In most condominium projects, warranty coverage also includes the shared areas of the building, referred to as common elements. This coverage is addressed by the condominium corporation and provides up to $50,000 of protection per condo unit to a maximum of $2.5 million.

SOME TIPS BEFORE YOU BUY

You’ve found the newly built home you’ve been looking for and are ready to make one of the biggest purchases of your life. But do you know how to protect your new home?

Before you sign an Agreement of Purchase and Sale (APS), consider these tips. Review the APS with a real estate lawyer to ensure you understand exactly what is included in the price of the home. If you are buying a condominium, review the disclosure statement to understand which items are part of your unit and which are considered common elements. Make sure everything that is agreed upon is reflected in writing.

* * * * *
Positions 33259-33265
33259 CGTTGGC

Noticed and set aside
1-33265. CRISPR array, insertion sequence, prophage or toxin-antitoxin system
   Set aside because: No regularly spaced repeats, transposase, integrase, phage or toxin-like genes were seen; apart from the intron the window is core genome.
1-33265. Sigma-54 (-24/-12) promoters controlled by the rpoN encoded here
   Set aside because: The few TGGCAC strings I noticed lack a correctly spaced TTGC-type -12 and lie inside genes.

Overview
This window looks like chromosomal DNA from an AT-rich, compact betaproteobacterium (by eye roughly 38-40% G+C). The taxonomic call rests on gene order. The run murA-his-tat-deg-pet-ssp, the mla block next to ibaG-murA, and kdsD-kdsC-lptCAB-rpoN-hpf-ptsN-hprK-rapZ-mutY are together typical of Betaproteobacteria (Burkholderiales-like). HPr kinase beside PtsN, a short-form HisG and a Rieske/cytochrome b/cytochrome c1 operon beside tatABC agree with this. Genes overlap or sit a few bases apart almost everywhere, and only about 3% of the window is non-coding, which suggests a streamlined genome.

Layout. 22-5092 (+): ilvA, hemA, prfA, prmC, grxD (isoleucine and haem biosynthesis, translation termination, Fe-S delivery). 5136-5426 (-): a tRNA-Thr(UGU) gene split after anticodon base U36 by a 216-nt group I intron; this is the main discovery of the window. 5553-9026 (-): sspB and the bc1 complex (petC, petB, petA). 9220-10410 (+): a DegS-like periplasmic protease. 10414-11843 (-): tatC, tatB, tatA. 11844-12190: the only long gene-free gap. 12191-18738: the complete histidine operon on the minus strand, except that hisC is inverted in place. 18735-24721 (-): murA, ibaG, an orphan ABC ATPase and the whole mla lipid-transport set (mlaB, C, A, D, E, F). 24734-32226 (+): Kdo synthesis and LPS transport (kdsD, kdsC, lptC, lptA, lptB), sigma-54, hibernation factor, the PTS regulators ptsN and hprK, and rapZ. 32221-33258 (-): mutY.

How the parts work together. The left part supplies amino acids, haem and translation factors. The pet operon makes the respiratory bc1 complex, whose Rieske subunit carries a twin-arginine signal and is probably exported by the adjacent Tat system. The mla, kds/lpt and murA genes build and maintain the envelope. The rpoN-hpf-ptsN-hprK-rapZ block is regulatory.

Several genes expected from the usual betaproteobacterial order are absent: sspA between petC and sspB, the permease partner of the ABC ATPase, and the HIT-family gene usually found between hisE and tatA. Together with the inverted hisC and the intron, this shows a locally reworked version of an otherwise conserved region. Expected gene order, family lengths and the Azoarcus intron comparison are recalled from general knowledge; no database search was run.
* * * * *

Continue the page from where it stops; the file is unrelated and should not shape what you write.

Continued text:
If construction has not started on the home or condominium, find out when the builder will begin and how you will be notified if there is a delay. Be sure that you and your lawyer document all details regarding deposits and delayed closings or occupancy. A standard Addendum is required to be included in the purchase agreement. It provides additional information, as well as your rights concerning delays in construction. It is important to review this document with your lawyer.

At the signing of the purchase agreement, you will likely be required to provide a deposit for your home. Understand that deposits on freehold homes are protected up to a maximum of $40,000 by Tarion. Condominium deposits are covered for up to $20,000 by Tarion and deposits over $20,000 are protected by the trust and excess deposit insurance provisions of the Condominium Act, 1998.